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ICT Works

Weekly Wire: the Global Forum

Kalliope Kokolis's picture

These are some of the views and reports relevant to our readers that caught our attention this week.

ICT Works
Four Obvious Yet Completely Wrong Assumptions About Technology Use in the Developing World

“I am Patrick Meier and I’ve spent the past week at the iLab in Liberia and got what I came for: an updated reality check on the limitations of technology adoption in developing countries. Below are some of the assumptions that I took for granted. They’re perfectly obvious in hindsight and I’m annoyed at myself for not having realized their obviousness sooner. I’d be very interested in hearing from others about these and reading their lists. This need not be limited to one particular sector like ICT for Development (ICT4D) or Mobile Health (mHealth). Many of these assumptions have repercussions across multiple disciplines.”  READ MORE

Weekly Wire: the Global Forum

Kalliope Kokolis's picture

These are some of the views and reports relevant to our readers that caught our attention this week.

Frontline SMS
New Resource: Using SMS as an Effective Behavior Change Campaigning Tool

“Behavior change campaigning is inherently interactive. In order to encourage positive behavior change it is important to not only push campaign messages out to people, but to listen to the responses. To run a campaign which has a real impact, you need to listen to ensure you’re being heard. This is one of the main reasons why SMS – as a widely accessible and inherently interactive communications channel  – is an ideal tool for campaigning.

This is the topic explored in a new resource which FrontlineSMS is releasing with Text to Change today; best practices when using SMS as a behavior change campaigning tool. This resource has been put together collaboratively to provide an introductory guide, suggesting some key points which can usefully be considered if you are planning to use SMS as a campaign tool. The resource is by no means exhaustive, but it outlines some key considerations which can hopefully serve to help guide discussions around best practices in SMS campaigning.” READ MORE

Weekly Wire: the Global Forum

Kalliope Kokolis's picture

These are some of the views and reports relevant to our readers that caught our attention this week.

The National Press Club
Freedom of the Press panel explores 'Arab Spring' aftermath

"The revolutions sweeping the Middle East and North Africa have brought the promise of more open and accountable governments and societies but that outlook has dimmed, as autocratic regimes in the region have responded to the so-called “Arab Spring” by clamping down hard on reporters and citizens communicating on the web, a panel of experts said a National Press Club Freedom of the Press event Feb. 14.

“Wait a few more years before you call it ‘spring,’” said a skeptical Abderrahim Foukara, Washington bureau chief of Al Jazeera Arabic, one of the panelists.

As regimes have felt threatened by their own people’s demands, their security personnel have beaten, detained, spied on and even killed reporters. They have blocked communications via phone, satellite TV and the Internet. They have conducted surveillance of the computer activities of reporters and citizens alike."  READ MORE

Weekly Wire: the Global Forum

Kalliope Kokolis's picture

These are some of the views and reports relevant to our readers that caught our attention this week.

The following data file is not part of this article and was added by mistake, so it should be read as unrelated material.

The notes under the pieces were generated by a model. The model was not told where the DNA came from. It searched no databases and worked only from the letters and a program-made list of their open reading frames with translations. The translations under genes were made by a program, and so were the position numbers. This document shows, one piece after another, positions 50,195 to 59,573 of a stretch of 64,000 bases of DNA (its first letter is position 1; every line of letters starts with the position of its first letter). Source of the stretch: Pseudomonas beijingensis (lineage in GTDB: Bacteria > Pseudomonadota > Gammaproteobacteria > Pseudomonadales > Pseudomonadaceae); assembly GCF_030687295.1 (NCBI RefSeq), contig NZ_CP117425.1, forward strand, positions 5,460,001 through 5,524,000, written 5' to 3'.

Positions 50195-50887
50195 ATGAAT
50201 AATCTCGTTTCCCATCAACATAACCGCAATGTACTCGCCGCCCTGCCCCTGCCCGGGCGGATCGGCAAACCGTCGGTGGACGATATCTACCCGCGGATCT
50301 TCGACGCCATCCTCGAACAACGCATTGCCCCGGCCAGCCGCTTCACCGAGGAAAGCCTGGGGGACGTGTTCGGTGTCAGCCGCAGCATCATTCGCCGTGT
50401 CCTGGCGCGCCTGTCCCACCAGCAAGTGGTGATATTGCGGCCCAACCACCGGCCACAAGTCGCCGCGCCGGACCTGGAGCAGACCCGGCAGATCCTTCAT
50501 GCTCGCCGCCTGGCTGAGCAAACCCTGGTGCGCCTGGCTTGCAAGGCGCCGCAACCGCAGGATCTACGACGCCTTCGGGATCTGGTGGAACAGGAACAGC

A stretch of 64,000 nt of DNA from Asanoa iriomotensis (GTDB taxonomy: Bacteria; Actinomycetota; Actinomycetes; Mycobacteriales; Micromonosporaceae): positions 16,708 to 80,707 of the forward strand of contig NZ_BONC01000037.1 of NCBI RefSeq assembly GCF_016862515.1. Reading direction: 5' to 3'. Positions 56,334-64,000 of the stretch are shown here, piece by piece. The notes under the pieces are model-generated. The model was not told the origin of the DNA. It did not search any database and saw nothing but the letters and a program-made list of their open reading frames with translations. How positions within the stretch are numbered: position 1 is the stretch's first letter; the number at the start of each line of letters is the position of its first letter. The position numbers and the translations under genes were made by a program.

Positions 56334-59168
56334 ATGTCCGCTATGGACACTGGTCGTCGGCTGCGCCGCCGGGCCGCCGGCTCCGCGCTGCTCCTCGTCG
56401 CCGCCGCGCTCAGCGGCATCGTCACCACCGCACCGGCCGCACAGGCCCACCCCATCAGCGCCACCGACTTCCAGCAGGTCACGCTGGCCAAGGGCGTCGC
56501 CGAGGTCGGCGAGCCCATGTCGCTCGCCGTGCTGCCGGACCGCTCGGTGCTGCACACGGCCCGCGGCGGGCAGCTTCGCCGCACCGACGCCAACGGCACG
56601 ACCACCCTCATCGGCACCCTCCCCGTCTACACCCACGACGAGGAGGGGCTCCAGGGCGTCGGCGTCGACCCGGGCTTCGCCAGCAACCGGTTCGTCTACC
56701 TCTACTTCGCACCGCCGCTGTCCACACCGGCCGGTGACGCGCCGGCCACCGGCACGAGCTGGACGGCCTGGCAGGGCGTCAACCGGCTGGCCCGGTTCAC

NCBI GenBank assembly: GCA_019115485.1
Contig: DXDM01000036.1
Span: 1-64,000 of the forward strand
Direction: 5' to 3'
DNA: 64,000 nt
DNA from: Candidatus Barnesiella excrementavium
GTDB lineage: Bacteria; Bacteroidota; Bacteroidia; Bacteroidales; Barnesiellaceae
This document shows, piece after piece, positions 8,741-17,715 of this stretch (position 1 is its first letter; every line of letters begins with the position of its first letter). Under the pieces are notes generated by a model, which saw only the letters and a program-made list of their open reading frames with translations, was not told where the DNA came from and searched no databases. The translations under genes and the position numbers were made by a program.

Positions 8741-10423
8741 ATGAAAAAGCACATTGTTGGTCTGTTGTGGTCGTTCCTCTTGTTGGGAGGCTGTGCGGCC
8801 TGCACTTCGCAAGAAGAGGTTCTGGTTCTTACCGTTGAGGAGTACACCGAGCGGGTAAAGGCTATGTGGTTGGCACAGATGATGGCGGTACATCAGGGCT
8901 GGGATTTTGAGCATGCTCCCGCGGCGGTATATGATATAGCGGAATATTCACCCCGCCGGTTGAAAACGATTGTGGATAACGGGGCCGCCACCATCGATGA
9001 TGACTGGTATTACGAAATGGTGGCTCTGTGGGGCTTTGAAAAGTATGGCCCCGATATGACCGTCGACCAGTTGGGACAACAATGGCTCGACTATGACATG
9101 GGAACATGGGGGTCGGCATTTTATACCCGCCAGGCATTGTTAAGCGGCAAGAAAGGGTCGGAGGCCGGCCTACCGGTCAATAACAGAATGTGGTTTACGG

ICT Works
Avoiding the Digital Divide Hype in Using Mobile Phones for Development

"To all of you digital divide warriors out there – nice work. With over 483 million mobile phone subscriptions in low-income countries - an estimated 44.9% penetration rate, few will deny the success of your efforts to expand mobile technology in the developing world.

Rapid mobile growth rates further exhibit success in dissemination, and stats such as, “There are more mobile phones than toilets in India,“ and “There are more mobile phones than light bulbs in Uganda,” make us smile and feel all warm and fuzzy inside."  READ MORE

Weekly Wire: the Global Forum

Kalliope Kokolis's picture

These are some of the views and reports relevant to our readers that caught our attention this week.

Daily News and Analysis India
Join the Fight Against Corruption

"'Today, I take oath that if unfortunately my father is corrupt, I will see that he comes out of corruption by way of life.' This was the oath taken by hundreds of school and college students as former president Dr APJ Abdul Kalam prepared the young minds to tackle one of the grim issues facing India today _ corruption. Kalam was speaking at a ceremony to give away awards to winners of IGNITE-11 atRJ Mathai Auditorium of IIMA. In all, 21 young innovators were awarded at the function.

Kalam urged students to fight corruption by adopting the mantra of giving. "You should go to your father and say, 'Dear Father, if this car is purchased with corruption money, I shall not drive it'," he told kids present in the hall. He said that all kids are ambassadors in the fight against corruption."  READ MORE

Weekly Wire: the Global Forum

Kalliope Kokolis's picture

These are some of the views and reports relevant to our readers that caught our attention this week.

The Economist
The Open Government Partnership

“UGANDA is not best known as a testbed for new ideas in governance. But research there by Jakob Svensson at the University of Stockholm and colleagues suggested that giving people health-care performance data and helping them organise to submit complaints cut the death rate in under-fives by a third. Publishing data on school budgets reduced the misuse of funds and increased enrolment.